Code:function num_abbrev_str(n)
{
return n + (( Math.floor(n/10) == 1) ? "th" : ["th", "st", "nd", "rd", "th", "th", "th", "th", "th", "th"][n%10]);
}
Printable View
Code:function num_abbrev_str(n)
{
return n + (( Math.floor(n/10) == 1) ? "th" : ["th", "st", "nd", "rd", "th", "th", "th", "th", "th", "th"][n%10]);
}
Whoa. :cool:
That works for dates, doesn't work for 113
Yeh I wasn't thinking above dates.
I think liorean has the best solution
function num_abbrev_str(n)
{
i = n % 100;
return n + (( Math.floor(i/10) == 1) ? "th" : ["th", "st", "nd", "rd", "th", "th", "th", "th", "th", "th"][i%10]);
}
jsWalter
Hi jsWalter,
You beat me to it. I was going to do it in one step
but it is essentially the same thing.Code:function num_abbrev_str(n)
{
return n + (( Math.floor((n%100)/10) == 1) ? "th" : ["th", "st", "nd", "rd", "th", "th", "th", "th", "th", "th"][n%10]);
}
I just noticed that liorean is assuming that in boolean expressions true==1
( this % 100 - nModTen != 10 )
Should evaluate to 0 or 1 and then multiply it by a value.
Hmm sneaky :)
(but maybe a little dangerous)
Yah, I know it's sneaky. It's one of the tricks I thought of when I read through the JavaScript and ECMAScript specs recently, and this is the first time I've got to put it to use. Try it: <javascript:alert(Number(Boolean(2)));void(0);>
Oh, just wondering - what might be fastest:With one scope jump, one property lookup, one function call, one remainder, one division and one comparison, orCode:(( Math.floor((n%100)/10) == 1)
With one remainder, one subtraction, one comparison, one autocasting, and one multiplication.Code:( this % 100 - nModTen != 10 ) * nModeTen
I believe your code would win out, in those cases. (The access part (scope jump and property lookup) should be fast compared to my math, and the function call and the autocast should both be almost unnoticable) However, my single comparison should make my code faster in the cases of 'th', when I won't have to perform all those numerical operations. So, how would they compare for many numbers, performance wise?
This is the kind of discussion that totally rules. :)
Oh, having a look at your code, this change saves space, but I think it makes for slightly worse performance. I think it's cleaner looking, though:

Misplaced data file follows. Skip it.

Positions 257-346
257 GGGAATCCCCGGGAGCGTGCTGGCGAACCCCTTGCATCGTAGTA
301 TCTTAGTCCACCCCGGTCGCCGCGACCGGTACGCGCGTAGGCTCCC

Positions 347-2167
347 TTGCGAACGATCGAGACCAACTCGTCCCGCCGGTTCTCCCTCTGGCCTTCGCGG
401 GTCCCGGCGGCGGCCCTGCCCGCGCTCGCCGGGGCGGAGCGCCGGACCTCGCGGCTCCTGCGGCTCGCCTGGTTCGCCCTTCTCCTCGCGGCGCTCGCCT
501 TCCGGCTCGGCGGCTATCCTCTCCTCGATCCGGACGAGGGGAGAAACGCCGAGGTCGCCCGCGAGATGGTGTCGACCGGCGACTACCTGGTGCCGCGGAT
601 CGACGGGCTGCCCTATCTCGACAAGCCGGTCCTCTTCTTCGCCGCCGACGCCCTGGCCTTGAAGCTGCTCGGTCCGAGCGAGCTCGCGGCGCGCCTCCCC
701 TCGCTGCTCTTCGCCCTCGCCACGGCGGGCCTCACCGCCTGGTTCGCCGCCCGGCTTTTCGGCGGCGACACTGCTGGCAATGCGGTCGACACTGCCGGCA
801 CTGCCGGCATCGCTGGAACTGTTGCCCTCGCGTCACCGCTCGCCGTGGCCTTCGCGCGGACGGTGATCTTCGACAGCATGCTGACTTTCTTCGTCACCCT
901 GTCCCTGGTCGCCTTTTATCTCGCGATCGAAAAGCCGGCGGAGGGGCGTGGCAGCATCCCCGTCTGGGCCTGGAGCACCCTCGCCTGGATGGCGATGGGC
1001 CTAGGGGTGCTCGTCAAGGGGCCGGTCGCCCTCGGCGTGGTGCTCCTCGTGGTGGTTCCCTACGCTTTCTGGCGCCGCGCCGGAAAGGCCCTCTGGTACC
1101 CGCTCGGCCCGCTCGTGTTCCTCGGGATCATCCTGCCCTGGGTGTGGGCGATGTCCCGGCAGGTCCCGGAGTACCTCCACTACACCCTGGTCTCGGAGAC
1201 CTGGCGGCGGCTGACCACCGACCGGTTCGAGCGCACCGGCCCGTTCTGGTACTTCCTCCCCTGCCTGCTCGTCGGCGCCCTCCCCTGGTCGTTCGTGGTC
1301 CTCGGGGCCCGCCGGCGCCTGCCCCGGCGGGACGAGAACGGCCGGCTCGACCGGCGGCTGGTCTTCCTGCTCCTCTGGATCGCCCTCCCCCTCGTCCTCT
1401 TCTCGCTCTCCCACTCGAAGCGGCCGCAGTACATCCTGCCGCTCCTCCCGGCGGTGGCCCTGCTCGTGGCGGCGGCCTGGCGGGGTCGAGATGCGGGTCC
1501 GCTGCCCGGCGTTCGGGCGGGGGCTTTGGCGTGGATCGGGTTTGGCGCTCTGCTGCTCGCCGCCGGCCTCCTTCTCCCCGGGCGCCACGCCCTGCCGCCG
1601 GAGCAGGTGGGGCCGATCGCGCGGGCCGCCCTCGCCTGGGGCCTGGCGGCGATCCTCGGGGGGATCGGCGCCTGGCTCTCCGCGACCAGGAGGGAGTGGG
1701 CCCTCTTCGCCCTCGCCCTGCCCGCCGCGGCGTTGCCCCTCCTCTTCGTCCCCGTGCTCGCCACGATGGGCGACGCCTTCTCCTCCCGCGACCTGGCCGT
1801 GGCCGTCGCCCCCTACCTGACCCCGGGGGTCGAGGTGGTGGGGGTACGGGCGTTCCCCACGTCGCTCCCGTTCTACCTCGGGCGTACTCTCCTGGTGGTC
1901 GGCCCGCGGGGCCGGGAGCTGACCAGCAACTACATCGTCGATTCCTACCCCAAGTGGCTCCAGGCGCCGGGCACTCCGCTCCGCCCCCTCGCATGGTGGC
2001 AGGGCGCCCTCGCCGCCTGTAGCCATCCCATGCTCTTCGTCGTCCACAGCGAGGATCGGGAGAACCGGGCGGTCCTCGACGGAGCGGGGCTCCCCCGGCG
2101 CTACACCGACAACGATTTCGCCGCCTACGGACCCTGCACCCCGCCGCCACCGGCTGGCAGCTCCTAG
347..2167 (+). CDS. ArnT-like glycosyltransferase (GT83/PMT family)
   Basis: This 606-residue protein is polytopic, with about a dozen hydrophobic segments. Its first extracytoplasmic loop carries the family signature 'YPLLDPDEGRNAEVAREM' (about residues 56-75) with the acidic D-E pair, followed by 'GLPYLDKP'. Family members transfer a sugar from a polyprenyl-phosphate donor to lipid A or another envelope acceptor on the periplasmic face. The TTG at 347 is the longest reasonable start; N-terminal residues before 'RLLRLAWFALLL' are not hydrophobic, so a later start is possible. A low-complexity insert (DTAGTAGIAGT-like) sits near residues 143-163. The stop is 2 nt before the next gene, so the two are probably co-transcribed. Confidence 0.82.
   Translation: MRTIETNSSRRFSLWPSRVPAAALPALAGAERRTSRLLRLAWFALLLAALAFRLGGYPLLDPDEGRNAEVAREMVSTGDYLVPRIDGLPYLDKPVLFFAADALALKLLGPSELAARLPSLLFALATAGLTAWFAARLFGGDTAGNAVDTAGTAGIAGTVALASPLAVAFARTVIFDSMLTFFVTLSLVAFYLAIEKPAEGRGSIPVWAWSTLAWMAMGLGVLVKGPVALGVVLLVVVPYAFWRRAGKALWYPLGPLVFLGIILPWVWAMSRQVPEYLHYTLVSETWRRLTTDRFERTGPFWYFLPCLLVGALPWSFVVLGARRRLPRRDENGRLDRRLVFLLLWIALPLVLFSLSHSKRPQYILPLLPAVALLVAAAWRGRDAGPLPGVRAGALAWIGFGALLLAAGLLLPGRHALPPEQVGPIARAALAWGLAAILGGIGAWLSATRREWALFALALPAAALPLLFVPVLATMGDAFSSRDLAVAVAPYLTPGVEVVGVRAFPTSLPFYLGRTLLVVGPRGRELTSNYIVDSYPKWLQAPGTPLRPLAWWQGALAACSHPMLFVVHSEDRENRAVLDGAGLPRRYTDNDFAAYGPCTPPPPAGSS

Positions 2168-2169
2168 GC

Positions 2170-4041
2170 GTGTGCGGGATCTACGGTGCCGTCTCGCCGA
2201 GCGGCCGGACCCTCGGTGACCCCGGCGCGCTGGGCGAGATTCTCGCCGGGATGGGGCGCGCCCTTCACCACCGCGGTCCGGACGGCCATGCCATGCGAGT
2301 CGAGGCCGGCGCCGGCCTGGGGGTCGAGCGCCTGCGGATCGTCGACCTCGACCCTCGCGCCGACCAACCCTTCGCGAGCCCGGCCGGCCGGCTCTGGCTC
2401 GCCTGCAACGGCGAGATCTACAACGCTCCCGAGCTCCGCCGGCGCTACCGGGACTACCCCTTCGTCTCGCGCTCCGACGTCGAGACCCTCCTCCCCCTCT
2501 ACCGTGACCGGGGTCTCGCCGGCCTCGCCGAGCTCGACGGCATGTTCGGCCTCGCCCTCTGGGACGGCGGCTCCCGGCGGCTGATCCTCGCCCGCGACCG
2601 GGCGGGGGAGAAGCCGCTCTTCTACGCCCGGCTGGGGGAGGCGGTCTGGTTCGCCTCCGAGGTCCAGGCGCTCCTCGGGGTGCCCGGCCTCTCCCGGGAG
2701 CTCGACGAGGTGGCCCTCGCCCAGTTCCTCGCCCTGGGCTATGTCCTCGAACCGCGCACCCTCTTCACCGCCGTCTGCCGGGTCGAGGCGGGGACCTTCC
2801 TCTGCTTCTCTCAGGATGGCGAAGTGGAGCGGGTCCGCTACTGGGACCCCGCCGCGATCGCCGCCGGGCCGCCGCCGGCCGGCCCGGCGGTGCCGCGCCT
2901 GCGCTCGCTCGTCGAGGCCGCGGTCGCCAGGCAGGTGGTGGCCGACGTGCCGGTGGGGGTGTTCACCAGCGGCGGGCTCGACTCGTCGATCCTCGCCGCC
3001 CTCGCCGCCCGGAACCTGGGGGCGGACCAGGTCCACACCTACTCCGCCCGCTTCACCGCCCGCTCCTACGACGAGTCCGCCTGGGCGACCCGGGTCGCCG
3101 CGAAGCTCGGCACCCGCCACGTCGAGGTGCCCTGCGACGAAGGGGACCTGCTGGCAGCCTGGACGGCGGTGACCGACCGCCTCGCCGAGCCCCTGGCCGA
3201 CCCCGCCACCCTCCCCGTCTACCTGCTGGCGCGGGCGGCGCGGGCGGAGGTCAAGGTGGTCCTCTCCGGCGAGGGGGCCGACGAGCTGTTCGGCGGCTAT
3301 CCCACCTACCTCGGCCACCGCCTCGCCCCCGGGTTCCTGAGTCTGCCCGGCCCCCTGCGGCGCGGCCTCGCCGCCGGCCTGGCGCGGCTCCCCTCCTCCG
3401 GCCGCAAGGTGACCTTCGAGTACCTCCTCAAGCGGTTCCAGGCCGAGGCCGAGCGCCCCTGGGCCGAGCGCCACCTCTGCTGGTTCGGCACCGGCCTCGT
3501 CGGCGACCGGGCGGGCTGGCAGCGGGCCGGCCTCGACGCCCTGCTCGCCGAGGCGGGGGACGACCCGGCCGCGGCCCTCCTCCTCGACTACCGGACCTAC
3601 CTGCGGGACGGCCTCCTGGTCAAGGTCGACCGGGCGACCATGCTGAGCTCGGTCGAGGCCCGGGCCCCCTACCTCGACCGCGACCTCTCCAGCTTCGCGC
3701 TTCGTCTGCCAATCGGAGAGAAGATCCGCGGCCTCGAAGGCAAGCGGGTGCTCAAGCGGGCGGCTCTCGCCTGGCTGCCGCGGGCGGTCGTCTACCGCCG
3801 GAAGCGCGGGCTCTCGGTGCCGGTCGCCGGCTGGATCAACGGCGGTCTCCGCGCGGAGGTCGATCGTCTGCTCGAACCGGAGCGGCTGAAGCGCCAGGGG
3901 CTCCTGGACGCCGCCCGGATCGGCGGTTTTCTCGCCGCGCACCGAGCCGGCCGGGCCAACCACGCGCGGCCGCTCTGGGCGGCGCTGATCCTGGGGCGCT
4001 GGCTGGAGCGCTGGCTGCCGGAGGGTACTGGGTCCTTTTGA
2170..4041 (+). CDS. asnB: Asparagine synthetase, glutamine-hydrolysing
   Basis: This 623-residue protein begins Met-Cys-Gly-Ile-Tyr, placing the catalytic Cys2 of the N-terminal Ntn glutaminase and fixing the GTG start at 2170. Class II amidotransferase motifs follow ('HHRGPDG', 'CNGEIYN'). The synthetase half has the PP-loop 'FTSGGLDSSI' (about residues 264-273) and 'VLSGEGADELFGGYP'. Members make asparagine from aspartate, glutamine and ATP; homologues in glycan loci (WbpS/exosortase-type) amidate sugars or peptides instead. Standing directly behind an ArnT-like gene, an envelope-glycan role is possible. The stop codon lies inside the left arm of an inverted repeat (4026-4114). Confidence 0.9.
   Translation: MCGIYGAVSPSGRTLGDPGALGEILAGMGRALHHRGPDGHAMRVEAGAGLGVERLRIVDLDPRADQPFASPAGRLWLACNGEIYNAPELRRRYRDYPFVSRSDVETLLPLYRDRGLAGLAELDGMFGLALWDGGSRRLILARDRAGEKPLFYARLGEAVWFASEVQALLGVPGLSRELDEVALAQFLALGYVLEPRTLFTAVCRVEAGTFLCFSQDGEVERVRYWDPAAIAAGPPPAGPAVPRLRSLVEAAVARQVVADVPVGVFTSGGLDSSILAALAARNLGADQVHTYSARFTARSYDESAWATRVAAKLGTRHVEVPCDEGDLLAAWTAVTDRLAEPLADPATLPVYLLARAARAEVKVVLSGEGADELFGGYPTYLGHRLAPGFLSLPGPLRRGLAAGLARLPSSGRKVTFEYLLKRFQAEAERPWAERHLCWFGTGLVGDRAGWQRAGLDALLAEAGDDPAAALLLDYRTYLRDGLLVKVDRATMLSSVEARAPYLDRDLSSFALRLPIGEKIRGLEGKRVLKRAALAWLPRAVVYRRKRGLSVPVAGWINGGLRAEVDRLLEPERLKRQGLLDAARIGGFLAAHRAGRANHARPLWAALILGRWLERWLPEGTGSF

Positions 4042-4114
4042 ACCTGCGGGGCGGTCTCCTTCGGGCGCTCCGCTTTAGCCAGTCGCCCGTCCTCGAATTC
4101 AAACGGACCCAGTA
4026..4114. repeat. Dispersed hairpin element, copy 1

Code:function num_abbrev_str(n)
{
return n + (( Math.floor((n%100)/10) == 1) ? "th" : ([, "st", "nd", "rd", ,,,,,][n%10]) || 'th');
}
I like the boolean trick and I like the idea of only having 4 strings in the array
In this 60% of the time theCode:function num_abbrev_str(n)
{
return n + ["th","st","nd","rd"][!(n%10>3||Math.floor(n%100/10)==1)*n%10];
}
(n%10>3)
will be true so the
Math.floor(n%100/10)==1
will only be executed for 40% of the numbers.
Invert the boolean and do the multiply
NOTE: I have utilised operator precedence to reduce char count.
Here is a version with parentheses to show precedence
PHP Code:
function num_abbrev_str(n)
{
return n + ["th","st","nd","rd"][(!( ((n%10) >3) || (Math.floor(n%100/10)==1)) ) * (n%10)];
}
I personally think that's a work of art... :D
I personnaly thought I knew something about javascript. I now think I know nothing !
I know it's PHP but I thought somone was bound to know the JavaScript syntax for the regexp check.
<?php
$days = range(1, 31);
foreach($days as $day)
{
if(ereg("(^[23]?1$)", $day))
{
$suff = "st";
}
elseif(ereg("(^2?2$)", $day))
{
$suff = "nd";
}
elseif(ereg("(^2?3$)", $day))
{
$suff = "rd";
}
else
{
$suff = "th";
}
echo $day . $suff . "<br />";
}
?>
That really was an old thread you dug up...
This problem is much less complex when handling it as numbers compared to handling it as strings. Math is generally easier to work with than string comparisons, especially when it's a numerical problem.
What about this to test the values in the easiest to follow way:
switch (aNum) {
case 1:
case 21:
case 31:
suffix = 'st';
break;
case 2:
case 22:
suffix = 'nd';
break;
case 3:
case 23:
suffix = 'rd';
break;
default:
suffix = 'th';
}
I think that this is an interesting discussion. I see that there are a number of solutions for this problem. I think, though, that it is always important to generalize when developing script code that could be used in a number of situations. That said, I wrote a short function which will do the trick for any positive or negative integer. The code can be found at http://gotochriswest.com/development...OrdinalFor.php. Alternatively, you can also find it below:
Code:Number.getOrdinalFor = function(intNum, includeNumber)
{
return (includeNumber ? intNum : "") + (((intNum = Math.abs(intNum) % 100)
% 10 == 1 && intNum != 11) ? "st" : (intNum % 10 == 2 && intNum != 12)
? "nd" : (intNum % 10 == 3 && intNum != 13) ? "rd" : "th");
};